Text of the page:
Matt Ridley: The mysterious cycles of ice ages

US winter storm 2018 [image credit: NASA]

A sort of review of leading ice age theories. A paper by Ralph Ellis that was featured at the Talkshop gets a mention. A point not mentioned: the carbon cycle dictates that cooling leads to the oceans absorbing more CO2, while warming leads to more outgassing of it to the atmosphere.

Record cold in America has brought temperatures as low as minus 44C in North Dakota, frozen sharks in Massachusetts and iguanas falling from trees in Florida, writes Matt Ridley.

Al Gore blames global warming, citing one scientist to the effect that this is “exactly what we should expect from the climate crisis”. Others beg to differ: Kevin Trenberth, of America’s National Centre for Atmospheric Research, insists that “winter storms are a manifestation of winter, not climate change”.

Forty-five years ago a run of cold winters caused a “global cooling” scare.

“A global deterioration of the climate, by order of magnitude larger than any hitherto experienced by civilised mankind, is a very real possibility and indeed may be due very soon,” read a letter to President Nixon in 1972 from two scientists reporting the views of 42 “top” colleagues. “The cooling has natural causes and falls within the rank of the processes which caused the last ice age.” The administration replied that it was “seized of the matter”.

In the years that followed, newspapers, magazines and television documentaries rushed to sensationalise the coming ice age. The CIA reported a “growing consensus among leading climatologists that the world is undergoing a cooling trend”. The broadcaster Magnus Magnusson pronounced on a BBC Horizon episode that “unless we learn otherwise, it will be prudent to suppose that the next ice age could begin to bite at any time”.

Newsweek ran a cover story that read, in part: “The central fact is that, after three quarters of a century of extraordinarily mild conditions, the Earth seems to be cooling down. Meteorologists disagree about the cause and extent of the cooling trend, as well as over its specific impact on local weather conditions. But they are almost unanimous in the view that the trend will reduce agricultural productivity for the rest of the century.”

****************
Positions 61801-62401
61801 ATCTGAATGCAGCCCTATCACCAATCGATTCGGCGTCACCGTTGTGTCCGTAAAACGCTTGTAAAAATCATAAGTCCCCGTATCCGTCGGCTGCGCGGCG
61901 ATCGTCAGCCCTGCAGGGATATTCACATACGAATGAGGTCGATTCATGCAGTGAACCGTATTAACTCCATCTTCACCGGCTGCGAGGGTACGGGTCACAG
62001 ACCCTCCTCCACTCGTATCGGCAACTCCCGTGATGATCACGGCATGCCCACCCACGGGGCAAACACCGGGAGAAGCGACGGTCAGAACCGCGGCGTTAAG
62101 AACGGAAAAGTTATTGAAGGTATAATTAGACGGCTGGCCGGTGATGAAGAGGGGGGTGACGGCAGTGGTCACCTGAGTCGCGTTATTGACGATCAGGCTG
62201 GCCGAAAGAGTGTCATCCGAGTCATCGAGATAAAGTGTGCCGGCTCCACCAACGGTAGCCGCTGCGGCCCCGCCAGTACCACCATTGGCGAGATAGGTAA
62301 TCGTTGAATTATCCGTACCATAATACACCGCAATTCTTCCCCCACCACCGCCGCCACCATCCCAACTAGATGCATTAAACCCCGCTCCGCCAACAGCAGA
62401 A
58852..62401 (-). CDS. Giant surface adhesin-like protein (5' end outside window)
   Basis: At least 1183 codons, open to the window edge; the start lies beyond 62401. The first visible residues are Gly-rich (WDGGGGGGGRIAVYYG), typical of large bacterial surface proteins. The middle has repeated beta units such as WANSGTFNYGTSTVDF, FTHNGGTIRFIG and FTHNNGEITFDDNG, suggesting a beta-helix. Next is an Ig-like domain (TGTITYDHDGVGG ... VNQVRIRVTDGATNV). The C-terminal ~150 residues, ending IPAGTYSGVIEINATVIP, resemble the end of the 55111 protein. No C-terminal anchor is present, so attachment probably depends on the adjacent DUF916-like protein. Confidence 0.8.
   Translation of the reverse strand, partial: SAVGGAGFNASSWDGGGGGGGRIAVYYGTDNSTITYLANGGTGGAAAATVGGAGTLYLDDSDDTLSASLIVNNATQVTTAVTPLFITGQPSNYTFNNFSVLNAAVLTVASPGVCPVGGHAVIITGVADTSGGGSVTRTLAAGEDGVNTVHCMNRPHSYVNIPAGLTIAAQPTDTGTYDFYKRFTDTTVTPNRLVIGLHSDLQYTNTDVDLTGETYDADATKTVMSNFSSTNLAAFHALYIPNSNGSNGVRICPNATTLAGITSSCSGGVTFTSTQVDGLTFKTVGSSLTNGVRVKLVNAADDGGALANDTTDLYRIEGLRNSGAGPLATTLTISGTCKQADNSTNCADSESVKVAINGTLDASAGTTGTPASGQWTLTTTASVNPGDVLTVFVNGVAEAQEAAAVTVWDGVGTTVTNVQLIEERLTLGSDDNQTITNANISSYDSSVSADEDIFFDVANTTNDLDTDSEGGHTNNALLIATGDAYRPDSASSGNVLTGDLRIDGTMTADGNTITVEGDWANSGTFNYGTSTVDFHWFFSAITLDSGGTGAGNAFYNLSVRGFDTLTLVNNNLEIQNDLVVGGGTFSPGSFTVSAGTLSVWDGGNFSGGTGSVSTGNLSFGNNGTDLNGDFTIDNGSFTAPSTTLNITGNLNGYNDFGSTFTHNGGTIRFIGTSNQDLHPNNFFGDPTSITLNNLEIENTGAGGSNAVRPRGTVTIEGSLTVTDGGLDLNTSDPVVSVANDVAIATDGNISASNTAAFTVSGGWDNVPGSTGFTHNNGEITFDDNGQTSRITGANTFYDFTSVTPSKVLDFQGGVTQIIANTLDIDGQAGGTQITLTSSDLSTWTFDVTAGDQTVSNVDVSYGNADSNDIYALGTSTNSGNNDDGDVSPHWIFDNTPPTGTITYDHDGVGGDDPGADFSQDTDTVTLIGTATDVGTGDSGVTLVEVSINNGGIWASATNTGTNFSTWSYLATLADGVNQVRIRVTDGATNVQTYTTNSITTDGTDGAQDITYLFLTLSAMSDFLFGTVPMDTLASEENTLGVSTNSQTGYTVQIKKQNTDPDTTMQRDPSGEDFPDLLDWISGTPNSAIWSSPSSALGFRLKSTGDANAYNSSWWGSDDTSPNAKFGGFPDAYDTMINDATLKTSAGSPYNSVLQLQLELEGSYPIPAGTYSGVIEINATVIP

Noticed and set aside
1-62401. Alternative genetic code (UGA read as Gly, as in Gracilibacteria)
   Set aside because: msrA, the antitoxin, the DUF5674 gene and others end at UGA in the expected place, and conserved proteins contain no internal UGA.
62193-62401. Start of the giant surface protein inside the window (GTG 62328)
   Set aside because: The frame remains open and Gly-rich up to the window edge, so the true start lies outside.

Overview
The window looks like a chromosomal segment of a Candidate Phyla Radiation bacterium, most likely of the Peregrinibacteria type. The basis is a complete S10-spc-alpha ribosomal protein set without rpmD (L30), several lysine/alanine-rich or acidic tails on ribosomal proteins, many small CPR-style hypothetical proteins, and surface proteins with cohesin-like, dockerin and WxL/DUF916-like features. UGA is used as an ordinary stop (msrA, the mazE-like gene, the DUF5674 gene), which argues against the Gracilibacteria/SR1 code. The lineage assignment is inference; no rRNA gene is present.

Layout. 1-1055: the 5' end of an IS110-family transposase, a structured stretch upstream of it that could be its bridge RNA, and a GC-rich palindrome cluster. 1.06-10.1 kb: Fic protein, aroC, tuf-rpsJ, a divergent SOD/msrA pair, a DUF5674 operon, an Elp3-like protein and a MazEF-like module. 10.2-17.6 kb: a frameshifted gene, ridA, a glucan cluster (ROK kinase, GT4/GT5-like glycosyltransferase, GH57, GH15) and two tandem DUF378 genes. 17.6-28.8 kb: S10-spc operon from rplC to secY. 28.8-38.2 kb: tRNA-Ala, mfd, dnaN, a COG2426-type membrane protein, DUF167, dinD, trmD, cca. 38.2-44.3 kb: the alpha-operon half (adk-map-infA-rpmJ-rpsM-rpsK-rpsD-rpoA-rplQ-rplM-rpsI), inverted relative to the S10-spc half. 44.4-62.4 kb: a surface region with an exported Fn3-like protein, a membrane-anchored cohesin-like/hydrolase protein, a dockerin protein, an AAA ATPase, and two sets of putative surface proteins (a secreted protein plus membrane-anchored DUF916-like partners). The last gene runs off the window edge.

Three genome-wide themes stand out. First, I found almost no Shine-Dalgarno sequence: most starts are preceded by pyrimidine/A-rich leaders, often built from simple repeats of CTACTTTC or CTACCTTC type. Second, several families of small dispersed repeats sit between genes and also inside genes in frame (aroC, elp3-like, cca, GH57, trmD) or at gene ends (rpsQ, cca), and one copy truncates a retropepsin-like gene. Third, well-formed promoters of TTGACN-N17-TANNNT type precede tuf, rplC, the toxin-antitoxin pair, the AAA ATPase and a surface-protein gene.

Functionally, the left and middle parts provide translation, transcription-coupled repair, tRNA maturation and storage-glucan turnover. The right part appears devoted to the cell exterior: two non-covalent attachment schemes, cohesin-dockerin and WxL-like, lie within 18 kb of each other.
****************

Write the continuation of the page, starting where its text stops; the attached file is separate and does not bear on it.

This alarm about global cooling has largely been forgotten in the age of global warming, but it has not entirely gone away. Valentina Zharkova of Northumbria University has suggested that a quiescent sun presages another Little Ice Age like that of 1300-1850. I’m not persuaded. Yet the argument that the world is slowly slipping back into a proper ice age after 10,000 years of balmy warmth is in essence true. Most interglacial periods, or times without large ice sheets, last about that long, and ice cores from Greenland show that each of the past three millennia was cooler than the one before.

However, those ice cores, and others from Antarctica, can now put our minds to rest. They reveal that interglacials start abruptly with sudden and rapid warming but end gradually with many thousands of years of slow and erratic cooling. They have also begun to clarify the cause. It is a story that reminds us how vulnerable our civilisation is. If we aspire to keep the show on the road for another 10,000 years, we will have to understand ice ages.

The oldest explanation for the coming and going of ice was based on carbon dioxide. In 1895 the Swede Svante Arrhenius, one of the scientists who first championed the greenhouse theory, suggested that the ice retreated because carbon dioxide levels rose, and advanced because they fell. If this were true, he thought, then industrial emissions could head off the next ice age.

Continued here.

via Tallbloke’s Talkshop

http://ift.tt/2r8LMUy

January 14, 2018 at 12:39PM

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